Tom Corbett isn't the flashiest or most charismatic governor in America. But I'm beginning to think he may be the dumbest:
Gov. Corbett toured a Malvern factory powered by state-of-the-art robotics Tuesday, then hit the automatic-reset button on a replay of the state university tuition wars that dominated the battle over his first budget proposal last year.
Corbett insisted to reporters during his tour of the high-tech Siemens Medical Solutions plant that his 2012-13 plan for a steep new cuts in state aid to higher education - including 30 percent less money to state-backed schools such as Pennsylvania State and Temple Universities - could be dealt with by reducing campus operating costs, not by raising tuition.
Let's think about this. Corbett is touring a manufacturing plant driven by robotics -- proof that the kind of assembly line jobs that once existed for high school grads have disappeared, and that our economy now needs college grads with math and science training to design these high-tech devices. And he chooses this as a venue to defend his jihad against public universities for the middle-class in Pennsylvania. Brilliant.
Corbett's right about one thing -- universities are bloated and inefficient, and smart cost-cutting is one part of the solution. But in the end Harrisburg needs to work with college administrators to pour any savings back into making higher education more affordable, not more expensive. If he really wanted to create jobs in the Keystone State, Corbett would push for efficiencies that would lower tuition -- not raise it -- and also bolster community colleges and vocational training. I guess Grover Norquist wouldn't sign off on that plan, unfortunately.
Corbett has more leeway in the budget than he lets on -- in some areas he's actually increasing spending. This is what's more important to the governor than sending Pennsylvania kids to college:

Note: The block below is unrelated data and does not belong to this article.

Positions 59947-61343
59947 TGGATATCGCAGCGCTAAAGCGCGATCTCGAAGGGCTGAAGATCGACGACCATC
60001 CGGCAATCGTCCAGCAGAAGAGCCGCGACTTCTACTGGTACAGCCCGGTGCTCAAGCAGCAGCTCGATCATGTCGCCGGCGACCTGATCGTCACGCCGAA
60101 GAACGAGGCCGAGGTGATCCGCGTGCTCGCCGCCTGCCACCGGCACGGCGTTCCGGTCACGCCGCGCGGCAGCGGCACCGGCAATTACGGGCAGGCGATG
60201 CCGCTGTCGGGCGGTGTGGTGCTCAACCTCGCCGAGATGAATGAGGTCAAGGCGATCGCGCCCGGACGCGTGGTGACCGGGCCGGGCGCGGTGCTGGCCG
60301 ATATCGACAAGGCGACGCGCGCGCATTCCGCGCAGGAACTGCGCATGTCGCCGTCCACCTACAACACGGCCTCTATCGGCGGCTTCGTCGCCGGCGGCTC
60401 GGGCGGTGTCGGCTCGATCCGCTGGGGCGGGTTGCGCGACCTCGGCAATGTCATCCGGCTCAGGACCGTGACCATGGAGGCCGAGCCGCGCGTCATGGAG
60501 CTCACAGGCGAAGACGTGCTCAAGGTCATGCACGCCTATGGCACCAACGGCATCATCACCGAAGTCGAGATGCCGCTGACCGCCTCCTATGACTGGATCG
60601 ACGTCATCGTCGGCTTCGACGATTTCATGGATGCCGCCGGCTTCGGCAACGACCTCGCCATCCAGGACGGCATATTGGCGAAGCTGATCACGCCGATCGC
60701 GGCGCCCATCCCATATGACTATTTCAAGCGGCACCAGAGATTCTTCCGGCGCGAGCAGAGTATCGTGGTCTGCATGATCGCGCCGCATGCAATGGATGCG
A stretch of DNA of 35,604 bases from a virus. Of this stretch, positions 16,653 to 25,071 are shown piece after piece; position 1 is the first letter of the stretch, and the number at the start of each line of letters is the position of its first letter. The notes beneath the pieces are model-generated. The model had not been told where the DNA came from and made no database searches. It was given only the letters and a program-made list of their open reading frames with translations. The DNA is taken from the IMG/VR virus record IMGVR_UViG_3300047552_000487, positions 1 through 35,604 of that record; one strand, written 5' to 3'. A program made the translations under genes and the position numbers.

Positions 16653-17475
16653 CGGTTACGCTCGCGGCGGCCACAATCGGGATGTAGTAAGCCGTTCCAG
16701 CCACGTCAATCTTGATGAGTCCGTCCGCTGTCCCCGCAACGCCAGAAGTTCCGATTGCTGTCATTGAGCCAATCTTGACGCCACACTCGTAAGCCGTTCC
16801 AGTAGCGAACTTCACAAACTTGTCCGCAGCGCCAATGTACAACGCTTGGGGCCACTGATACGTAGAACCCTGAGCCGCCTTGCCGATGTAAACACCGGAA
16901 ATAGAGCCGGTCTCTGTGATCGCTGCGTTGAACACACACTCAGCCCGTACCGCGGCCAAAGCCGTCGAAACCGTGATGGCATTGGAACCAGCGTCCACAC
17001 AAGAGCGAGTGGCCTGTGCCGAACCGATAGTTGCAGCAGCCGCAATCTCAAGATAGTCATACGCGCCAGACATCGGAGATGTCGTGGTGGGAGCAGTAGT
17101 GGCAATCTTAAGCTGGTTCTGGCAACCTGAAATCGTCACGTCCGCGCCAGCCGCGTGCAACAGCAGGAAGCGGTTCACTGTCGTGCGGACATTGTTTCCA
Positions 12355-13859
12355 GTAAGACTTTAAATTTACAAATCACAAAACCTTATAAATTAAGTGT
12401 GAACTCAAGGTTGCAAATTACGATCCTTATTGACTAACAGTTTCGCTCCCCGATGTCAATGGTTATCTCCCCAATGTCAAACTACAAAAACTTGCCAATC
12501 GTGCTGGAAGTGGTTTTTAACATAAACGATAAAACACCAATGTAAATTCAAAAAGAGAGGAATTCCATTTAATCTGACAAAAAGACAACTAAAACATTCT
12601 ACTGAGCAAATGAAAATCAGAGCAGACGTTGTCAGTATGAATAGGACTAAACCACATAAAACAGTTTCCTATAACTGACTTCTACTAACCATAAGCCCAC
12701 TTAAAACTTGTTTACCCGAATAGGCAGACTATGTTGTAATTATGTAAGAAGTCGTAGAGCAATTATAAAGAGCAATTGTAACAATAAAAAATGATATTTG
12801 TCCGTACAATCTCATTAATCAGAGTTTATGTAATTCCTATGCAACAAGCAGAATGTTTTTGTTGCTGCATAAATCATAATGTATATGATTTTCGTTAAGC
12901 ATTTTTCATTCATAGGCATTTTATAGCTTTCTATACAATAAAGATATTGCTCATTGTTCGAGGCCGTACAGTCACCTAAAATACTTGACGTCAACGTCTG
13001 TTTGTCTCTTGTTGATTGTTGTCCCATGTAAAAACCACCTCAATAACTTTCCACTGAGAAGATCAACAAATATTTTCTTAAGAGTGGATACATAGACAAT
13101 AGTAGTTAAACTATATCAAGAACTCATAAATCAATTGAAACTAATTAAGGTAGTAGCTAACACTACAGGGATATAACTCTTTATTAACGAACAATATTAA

For instance, Corbett’s budget proposal provides $1 million in anticipation of a voter ID bill passing. This bill was introduced by state Republicans last year, but did not pass. It would have required that voters show a government-issued photo ID before being allowed to cast a ballot. Critics argued that the bill would disenfranchise senior and minority voters.
Also, as we like to say here at the Daily News in front-page headlines...WTF?
Another area that gets more funding this year under Corbett's proposal is the state’s Alternatives to Abortion Services Program. The budget allocates more than $6 million to it, which is a slight boost from last year.
The relatively-unknown program, which is run by a contractor, funds counselors throughout the state who work to convince pregnant women not to have abortions. It is paid out of the Department of Public Welfare’s budget — which has otherwise seen massive cuts under the Corbett administration.
So the same conservatives who've been telling me we need less government spending and more personal freedom have no problem with spending millions in taxpayer dollars to tell women what to do about their pregnancies? That makes about as much sense as going to a company that needs smart college grads and defending your decimation of the state's universities. I guess this all makes the very existence of Tom Corbett Exhibit A for why we need to improve education in Pennsylvania. Severely.